Tips on Writing Your First Documentary Script
Out of all of the kinds of scripts you can write, the most unique and challenging is probably a documentary script. The problematic nature of a documentary script is especially the case if it's your first time writing one.
Since documentaries are a result of what they capture, what you want to achieve might be completely different than your initial vision of a script. It requires you to be able to adapt and adjust your script on the go. Something not every person has the luxury of having.
For those of you who are beginners in the world of documentaries and want tips on writing your first documentary script, look no further! Down below will take a closer look at the subject and outline a few tips to help you get started on your documentary script. Let’s get started!
Develop a Simple Pitch
Whether you're the director of the documentary or just in charge of the script after filming is completed, you need to understand what your pitch is before anything. That might sound odd, but if you can get an understanding of what your angle is, it'll help you write a script that represents it.
For example, if your documentary is about foster care children, you might envision your pitch as: “This is a documentary about the difficult life orphans are dealt with once they’re 18 and out of foster care”.
With the simple pitch in mind, your structure and writing of the script will try to achieve what this pitch means. If you have a bunch of extra footage of stuff that doesn't pertain to your tone or subject, then you obviously wouldn't include it in your script.
Still from "Man on Wire" documentary. Photo credit: watchdocumentaries.com
The reason documentary scripts are different from other scripts is you have to work backward with them. Unlike film and television, everything was already shot, and it's your job to piece together a story.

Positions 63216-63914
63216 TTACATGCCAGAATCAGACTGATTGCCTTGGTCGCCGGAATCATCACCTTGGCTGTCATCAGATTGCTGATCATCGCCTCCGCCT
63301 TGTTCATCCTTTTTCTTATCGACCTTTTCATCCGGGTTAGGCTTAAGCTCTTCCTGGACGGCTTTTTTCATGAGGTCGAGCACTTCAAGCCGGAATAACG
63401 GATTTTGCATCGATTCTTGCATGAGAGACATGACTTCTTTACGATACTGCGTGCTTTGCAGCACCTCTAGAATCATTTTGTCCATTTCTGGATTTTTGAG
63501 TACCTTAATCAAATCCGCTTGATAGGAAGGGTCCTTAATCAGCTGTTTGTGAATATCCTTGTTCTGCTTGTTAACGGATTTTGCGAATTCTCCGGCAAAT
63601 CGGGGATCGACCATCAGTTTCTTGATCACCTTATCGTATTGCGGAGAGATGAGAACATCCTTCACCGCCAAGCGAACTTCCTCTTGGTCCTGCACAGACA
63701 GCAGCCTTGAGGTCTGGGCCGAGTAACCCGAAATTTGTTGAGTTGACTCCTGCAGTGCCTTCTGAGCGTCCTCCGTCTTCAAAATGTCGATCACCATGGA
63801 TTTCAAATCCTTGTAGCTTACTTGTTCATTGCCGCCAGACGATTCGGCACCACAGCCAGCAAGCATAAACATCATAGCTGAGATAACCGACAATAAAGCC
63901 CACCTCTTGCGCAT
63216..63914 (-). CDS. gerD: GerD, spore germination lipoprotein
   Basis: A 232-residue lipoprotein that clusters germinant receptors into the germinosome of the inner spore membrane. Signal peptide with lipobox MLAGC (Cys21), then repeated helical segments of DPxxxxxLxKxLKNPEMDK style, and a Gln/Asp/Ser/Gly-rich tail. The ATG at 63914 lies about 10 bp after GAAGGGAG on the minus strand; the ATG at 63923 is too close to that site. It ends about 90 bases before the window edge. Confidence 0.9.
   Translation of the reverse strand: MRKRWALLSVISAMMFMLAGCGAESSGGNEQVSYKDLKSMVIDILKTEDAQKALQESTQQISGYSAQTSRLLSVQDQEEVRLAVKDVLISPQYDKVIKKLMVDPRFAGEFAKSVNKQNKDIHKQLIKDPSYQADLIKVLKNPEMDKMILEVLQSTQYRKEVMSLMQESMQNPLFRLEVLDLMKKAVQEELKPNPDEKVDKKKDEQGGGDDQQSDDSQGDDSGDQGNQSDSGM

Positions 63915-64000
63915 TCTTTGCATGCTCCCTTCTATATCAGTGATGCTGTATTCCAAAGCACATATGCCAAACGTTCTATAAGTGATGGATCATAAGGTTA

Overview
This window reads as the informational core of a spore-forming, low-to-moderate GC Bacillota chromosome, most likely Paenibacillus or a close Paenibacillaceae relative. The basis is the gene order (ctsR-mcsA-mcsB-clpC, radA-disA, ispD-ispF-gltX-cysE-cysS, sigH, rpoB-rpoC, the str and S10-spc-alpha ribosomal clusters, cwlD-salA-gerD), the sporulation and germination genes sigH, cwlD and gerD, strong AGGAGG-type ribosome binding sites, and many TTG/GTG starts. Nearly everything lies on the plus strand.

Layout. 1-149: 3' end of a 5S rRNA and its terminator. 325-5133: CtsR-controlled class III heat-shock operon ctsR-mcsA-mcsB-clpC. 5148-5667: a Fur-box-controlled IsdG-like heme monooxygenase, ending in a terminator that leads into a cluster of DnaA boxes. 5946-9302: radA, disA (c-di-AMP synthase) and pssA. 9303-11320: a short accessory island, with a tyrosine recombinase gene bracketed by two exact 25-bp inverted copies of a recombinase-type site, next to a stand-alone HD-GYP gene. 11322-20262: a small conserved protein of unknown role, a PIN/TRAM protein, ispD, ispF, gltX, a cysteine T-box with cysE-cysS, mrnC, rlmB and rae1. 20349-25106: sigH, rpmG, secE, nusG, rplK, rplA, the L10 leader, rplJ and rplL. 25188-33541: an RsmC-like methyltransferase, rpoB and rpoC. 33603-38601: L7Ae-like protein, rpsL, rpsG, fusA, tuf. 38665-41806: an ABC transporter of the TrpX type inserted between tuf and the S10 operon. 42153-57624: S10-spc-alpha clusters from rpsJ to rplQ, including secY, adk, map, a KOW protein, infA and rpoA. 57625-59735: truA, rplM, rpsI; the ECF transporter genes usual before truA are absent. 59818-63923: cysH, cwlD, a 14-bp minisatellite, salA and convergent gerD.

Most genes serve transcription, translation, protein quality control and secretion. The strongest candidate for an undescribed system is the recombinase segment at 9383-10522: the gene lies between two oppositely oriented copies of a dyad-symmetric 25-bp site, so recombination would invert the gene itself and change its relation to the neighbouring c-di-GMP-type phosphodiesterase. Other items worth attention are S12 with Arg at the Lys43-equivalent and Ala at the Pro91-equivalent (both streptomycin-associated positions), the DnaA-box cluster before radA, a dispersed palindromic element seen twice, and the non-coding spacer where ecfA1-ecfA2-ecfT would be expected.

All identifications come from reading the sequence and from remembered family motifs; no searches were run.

If your crew did an excellent job shooting the documentary, then you'll have loads of footage to choose from. Which means you'll have to decide what stays in the documentary and what has to go.
Your best bet is to remember what the purpose of the documentary is and select footage that supports that purpose. Just because it’s a documentary doesn’t mean it can’t have a story structure to it. Just like all scripts, it’s supposed to be told in a way that has a beginning, middle, and end.
Think of What the Viewer Wants to Learn
The best advice for any documentary script is to watch successful documentaries. Watch them and understand what makes their script suitable. Basically, you have to place yourself from the viewer's perspective and know what they want to learn.
With the documentaries you watch for inspiration, remember to take notes while you’re watching them. It’ll refresh your memory when you’re working on your own documentary script. Consider writing why you’re enjoying the documentary piece you’re watching, how it’s structured, how it’s told, etc.
It's essential to understand what the viewer looks for in a documentary. Doing so will allow you to create a script that flows and makes sense to any viewer.
Develop Your Point of View Right Away
Before you do anything with your documentary script, you need to determine your point of view right away. What this means is how your documentary is going to be told. Whether it’s an introduction of the people working on the documentary, voice-over, or it strictly being told from a third-person perspective, it’s up to you and your script.
If you don't develop your point of view right away, then your script will confuse the audience. It needs to have a cohesive style from the start. This is extremely important to figure out before anything else.
Thank you for taking the time to read this article! For those of you who are hoping to or have already started a documentary script, hopefully, these tips will guide you in the right direction.
To quickly recap everything, remember what the point of your documentary is and stick with it. Your pitch should be simple and clear to the audience. Confusing the audience will only make them resent your documentary.
Remember how you’re going to have to work backward in comparison to other screenwriting. Understand what this means and how you can go about doing it.
Last but not least, understand what the viewer wants and the point of view of your documentary. Watching other documentary pieces will help you determine what you want to do with both of these.